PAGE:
The United States could increase its wind power deployment by more than 50 percent with larger components, but the outsized technology would also boost potential problems with transportation and wildlife deaths, according to a new report from the Energy Department. Wind hub heights — from the ground to the center of the blades — soaring to 110 meters would lower the overall costs of the renewable energy source because it could capture more power from the same amount of wind with longer turbines and larger rotors compared to current 80-meter technology, the report says.
“The wind energy industry is a dynamic and innovative sector with great potential to further diversify our nation’s energy portfolio, as evidenced by the U.S. Department of Energy’s recent Wind Vision report. Technological advancements will bring the environmental and economic benefits of wind energy to states previously thought to have little wind energy potential. We are encouraged by the scientific and engineering innovation that continues to advance the nation’s wind energy development.” – Washington Governor Jay Inslee and Iowa Governor Terry Branstad, Chairman and Vice Chairman, Governors’ Wind Energy Coalition
All 50 states could become wind energy producers, according to an Energy Department report released Tuesday, once the next generation of larger, taller turbines in development hits the market. The bigger machines — reaching as high as 460 feet — could eventually make faster winds at higher altitudes an economical source of electricity, an important part of reaching the nation’s goals in fighting global warming, said Ernest Moniz, the secretary of energy. “We believe very much the central role of wind in meeting our climate challenges, and we’re very committed in this direction,” Mr. Moniz told reporters after speaking in Orlando, Fla., at the annual conference of the American Wind Energy Association, the industry’s main trade group.
The Federal Energy Regulatory Commission on Friday suggested U.S. EPA include a mechanism within the final version of the Clean Power Plan to maintain reliability — but turned down requests to review specific state plans. FERC Chairman Norman Bay and his fellow commissioners — two Republicans and two Democrats — in a joint letter to U.S. EPA acting air chief Janet McCabe outlined the parameters of a “reliability safety valve” to resolve conflicts between the final rule to curb carbon emissions and FERC-approved reliability standards.
At least 41 states are in talks with neighbors about how they might cut power-sector carbon emissions under U.S. EPA’s Clean Power Plan, despite appeals from Republicans in Congress for state officials to refuse to comply, according to regional coordinators. Fifteen states are bringing court challenges to the rule, and based on comments from GOP governors and attorneys general, it appears that number could grow closer to two dozen once EPA finalizes the regulation this summer.
Kansas lawmakers are set to repeal the state’s renewable energy mandate and replace it with a voluntary goal for electric utilities, the Lawrence Journal-World reports. Lawmakers have approved a bill to the end the state’s “renewable portfolio standard,” which requires utilities to get 20 percent of their power from renewable sources by 2020, and replace it with a voluntary goal instead. The bill also limits the property tax exemption for renewable energy projects currently in law. The Legislature passed the bill on Thursday, sending it to Republican Gov. Sam Brownback for his signature.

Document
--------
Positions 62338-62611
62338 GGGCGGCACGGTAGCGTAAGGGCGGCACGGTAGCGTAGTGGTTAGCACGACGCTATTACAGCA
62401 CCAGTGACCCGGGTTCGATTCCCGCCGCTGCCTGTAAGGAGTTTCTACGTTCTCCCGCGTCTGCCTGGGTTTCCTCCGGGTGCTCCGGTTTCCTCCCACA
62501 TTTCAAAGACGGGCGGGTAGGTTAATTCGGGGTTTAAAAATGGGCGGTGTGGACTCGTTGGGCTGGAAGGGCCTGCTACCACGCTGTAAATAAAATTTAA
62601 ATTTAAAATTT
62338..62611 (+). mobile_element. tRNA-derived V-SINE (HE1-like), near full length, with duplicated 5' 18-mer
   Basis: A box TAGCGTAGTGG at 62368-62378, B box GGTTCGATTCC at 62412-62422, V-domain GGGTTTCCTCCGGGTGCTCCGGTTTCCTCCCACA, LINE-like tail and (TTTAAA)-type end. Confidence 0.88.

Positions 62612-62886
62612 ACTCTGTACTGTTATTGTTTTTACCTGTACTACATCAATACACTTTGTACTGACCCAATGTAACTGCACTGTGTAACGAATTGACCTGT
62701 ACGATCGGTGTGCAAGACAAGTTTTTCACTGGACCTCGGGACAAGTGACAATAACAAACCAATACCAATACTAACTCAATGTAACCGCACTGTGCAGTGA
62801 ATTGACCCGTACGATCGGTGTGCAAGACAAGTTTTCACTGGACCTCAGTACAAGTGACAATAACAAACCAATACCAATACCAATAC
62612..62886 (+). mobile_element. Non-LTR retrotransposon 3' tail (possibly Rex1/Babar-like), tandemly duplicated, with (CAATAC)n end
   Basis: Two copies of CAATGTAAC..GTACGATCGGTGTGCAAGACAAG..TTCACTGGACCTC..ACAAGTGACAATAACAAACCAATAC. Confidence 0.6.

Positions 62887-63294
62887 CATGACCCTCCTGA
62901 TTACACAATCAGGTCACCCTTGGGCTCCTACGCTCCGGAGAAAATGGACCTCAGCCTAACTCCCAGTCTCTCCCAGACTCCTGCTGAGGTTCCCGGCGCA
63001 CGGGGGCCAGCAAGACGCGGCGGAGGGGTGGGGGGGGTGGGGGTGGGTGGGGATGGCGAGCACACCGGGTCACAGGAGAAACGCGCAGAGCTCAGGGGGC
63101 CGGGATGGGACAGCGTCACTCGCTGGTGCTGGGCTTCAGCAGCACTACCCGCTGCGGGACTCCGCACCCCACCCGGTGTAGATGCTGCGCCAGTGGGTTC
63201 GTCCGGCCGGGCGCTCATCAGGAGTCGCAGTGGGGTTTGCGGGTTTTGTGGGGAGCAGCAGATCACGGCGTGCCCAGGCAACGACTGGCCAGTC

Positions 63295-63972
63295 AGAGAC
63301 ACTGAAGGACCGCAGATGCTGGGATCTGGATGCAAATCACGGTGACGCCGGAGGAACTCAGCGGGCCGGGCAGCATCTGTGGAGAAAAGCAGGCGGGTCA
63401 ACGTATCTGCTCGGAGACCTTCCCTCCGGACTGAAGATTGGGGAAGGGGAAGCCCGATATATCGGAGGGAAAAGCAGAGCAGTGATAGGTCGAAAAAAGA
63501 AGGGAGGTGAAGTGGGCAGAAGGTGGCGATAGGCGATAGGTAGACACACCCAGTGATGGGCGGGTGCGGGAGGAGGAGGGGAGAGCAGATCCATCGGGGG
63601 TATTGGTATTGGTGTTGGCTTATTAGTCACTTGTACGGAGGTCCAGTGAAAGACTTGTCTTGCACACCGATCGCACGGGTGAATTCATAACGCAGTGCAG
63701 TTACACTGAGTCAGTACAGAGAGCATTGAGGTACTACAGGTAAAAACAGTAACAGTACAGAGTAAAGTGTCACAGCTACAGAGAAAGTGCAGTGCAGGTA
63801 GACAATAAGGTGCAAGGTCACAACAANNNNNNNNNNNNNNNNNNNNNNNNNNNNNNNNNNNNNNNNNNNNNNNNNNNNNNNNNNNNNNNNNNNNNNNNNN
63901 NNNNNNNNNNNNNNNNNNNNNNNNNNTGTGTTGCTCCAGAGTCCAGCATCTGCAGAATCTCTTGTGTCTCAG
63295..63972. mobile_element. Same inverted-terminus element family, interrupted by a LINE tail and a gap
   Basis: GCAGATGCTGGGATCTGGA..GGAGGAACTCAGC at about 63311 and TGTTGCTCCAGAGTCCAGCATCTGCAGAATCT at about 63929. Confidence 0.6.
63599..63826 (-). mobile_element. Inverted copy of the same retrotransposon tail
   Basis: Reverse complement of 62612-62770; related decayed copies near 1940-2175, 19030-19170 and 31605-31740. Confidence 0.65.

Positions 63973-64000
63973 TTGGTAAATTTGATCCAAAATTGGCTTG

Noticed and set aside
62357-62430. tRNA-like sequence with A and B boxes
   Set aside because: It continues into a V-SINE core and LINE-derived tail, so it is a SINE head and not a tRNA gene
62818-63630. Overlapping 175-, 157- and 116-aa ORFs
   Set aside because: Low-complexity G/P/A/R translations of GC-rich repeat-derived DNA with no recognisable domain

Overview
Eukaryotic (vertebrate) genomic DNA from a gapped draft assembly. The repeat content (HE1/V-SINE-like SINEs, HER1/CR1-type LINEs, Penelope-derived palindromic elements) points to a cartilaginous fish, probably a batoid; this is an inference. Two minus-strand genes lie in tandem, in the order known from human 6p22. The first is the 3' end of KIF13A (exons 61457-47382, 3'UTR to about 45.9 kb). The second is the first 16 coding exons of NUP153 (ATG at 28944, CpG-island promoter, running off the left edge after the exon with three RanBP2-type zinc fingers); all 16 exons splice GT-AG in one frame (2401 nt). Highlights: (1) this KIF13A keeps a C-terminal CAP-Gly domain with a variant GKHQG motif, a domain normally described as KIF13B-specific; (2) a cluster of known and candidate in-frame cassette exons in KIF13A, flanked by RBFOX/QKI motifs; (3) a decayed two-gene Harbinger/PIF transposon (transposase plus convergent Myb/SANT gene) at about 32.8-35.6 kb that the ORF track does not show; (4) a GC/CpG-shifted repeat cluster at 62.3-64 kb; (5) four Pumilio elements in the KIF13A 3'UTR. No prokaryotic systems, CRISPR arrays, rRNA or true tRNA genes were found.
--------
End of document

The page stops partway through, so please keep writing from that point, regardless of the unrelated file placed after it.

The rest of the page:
nergy Secretary Ernest Moniz will address House members this week as the chamber takes up far-reaching energy language to ensure the U.S. electric grid remains stable as new environmental rules take effect. Moniz is slated to address the House Energy and Commerce Energy and Power Subcommittee on Thursday about the department’s high-profile energy policy blueprint, the Quadrennial Energy Review, as well as a number of draft bills the lower chamber has generated in recent days.
A Senate panel this week will continue its work on a comprehensive energy bill with a hearing to consider more than two dozen proposals to boost supplies from offshore oil wells, hydroelectric dams, geothermal deposits and most other sources of energy. The proposals are competing for a spot in the energy bill that Senate Energy and Natural Resources Chairwoman Lisa Murkowski (R-Alaska) hopes to have assembled by this summer, although not all of the 26 bills on the committee agenda will make the final cut.
“Although complying with the clean power plan will be a challenge, states tackle problems of this magnitude on a regular basis,” he wrote. “We think it would be irresponsible to ignore federal law, and that is why we intend to develop a compliant Clean Power Plan.” McConnell has devoted personal effort to advocating that states not submit state implementation plans (SIPs) for the rule, arguing that they have more to lose than to gain from doing so. His letter to the governors says EPA lacks the authority to sue a state that doesn’t comply and that any policies included in a SIP would invite federal and third-party litigation.
China’s wind farm firms are feeling the heat as state grid operators deliberately delay hooking them up and cut back on purchases, wasting about a fifth of the total wind power output or enough electricity to run Beijing for 40 days. China is now the world’s top wind power producer thanks to policies designed to boost renewable energy use, with an installed capacity of over 100 gigawatts – more than a quarter of the world’s total and almost enough to light up Spain. But capacity has raced far ahead of grid construction, with state grid operators reluctant to connect wind farms in remote areas as long as their profit margins on renewables lag that of coal-generated electricity.